After René Magritte, M.C. Escher is probably one of my favorite modern artists. This book is a collection of his graphic work, focusing mainly on tessellations, but also on things like impossible objects, metamorphoses, distortion, and reflection. He's most famous for the Escherian stairs, and also the hands drawing each other into infinity. Escher's work is the kind of art you can just stare at for long periods of time, marveling at the beauty and complexity put into such simple, understated forms. I really love him.
Some of the themes in his art are objects transforming and warping. Checkerboards turning into splotches turning into birds; birds becoming fish; abstract or symbolic becoming realistic; the distorted reflections in glass spheres; physically impossible three dimensional constructs; tessellations where objects alternate and repeat within a pattern; and chiaroscuro. There's a lot of trompe-l'œil, as well. The more you stare at his work, the greater the depth.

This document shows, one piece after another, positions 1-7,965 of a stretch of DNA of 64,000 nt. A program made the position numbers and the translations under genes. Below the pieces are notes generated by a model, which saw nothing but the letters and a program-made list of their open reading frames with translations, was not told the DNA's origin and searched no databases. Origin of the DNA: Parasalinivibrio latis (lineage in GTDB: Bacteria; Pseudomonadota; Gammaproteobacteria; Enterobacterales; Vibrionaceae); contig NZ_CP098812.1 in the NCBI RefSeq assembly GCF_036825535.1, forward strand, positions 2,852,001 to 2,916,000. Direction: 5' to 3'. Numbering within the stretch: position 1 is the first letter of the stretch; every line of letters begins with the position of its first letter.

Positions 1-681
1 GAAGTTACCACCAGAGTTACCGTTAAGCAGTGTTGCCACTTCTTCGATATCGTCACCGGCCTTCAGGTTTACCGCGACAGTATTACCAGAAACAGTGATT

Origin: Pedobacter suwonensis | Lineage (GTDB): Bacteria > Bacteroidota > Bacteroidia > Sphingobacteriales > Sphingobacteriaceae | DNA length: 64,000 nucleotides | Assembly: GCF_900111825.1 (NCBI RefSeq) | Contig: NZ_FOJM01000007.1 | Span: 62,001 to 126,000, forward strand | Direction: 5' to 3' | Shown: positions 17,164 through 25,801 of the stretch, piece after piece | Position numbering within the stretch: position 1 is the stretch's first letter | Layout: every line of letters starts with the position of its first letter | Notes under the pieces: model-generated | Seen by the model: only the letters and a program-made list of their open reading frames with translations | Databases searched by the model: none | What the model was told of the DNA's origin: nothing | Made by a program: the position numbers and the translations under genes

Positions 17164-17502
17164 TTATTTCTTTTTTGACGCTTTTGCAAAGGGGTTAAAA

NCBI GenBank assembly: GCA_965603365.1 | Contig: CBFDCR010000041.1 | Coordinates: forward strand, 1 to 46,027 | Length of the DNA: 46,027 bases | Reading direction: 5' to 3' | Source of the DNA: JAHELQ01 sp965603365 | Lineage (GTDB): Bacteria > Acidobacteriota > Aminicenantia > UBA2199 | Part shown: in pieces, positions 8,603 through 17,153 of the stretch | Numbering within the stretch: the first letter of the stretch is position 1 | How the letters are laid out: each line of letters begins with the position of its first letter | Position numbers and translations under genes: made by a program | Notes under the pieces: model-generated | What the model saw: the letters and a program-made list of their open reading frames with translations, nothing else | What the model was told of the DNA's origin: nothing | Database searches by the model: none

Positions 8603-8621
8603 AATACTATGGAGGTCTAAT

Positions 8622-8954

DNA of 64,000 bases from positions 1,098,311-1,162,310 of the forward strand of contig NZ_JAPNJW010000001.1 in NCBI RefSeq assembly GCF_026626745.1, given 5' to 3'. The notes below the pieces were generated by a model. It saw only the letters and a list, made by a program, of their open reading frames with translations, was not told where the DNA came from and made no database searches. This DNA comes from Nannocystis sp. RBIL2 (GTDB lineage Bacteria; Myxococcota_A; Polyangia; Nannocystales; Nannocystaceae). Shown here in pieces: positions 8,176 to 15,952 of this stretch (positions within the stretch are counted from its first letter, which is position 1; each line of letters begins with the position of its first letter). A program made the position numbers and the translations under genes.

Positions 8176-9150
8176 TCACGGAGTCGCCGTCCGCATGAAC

I'm not sure what else to say about this book except that I really, really enjoyed it. I've only taken a few classes on art-- drawing of and the history of-- but I like it a lot. I'm not very good at drawing or painting but I admire the people who can. I wish the United States was more appreciative of the arts, as I think it adds a new and valuable perspective on life and the world we live in. Just look at Escher with his beautiful renderings of the tenets of physics and geometry.
5 out of 5 stars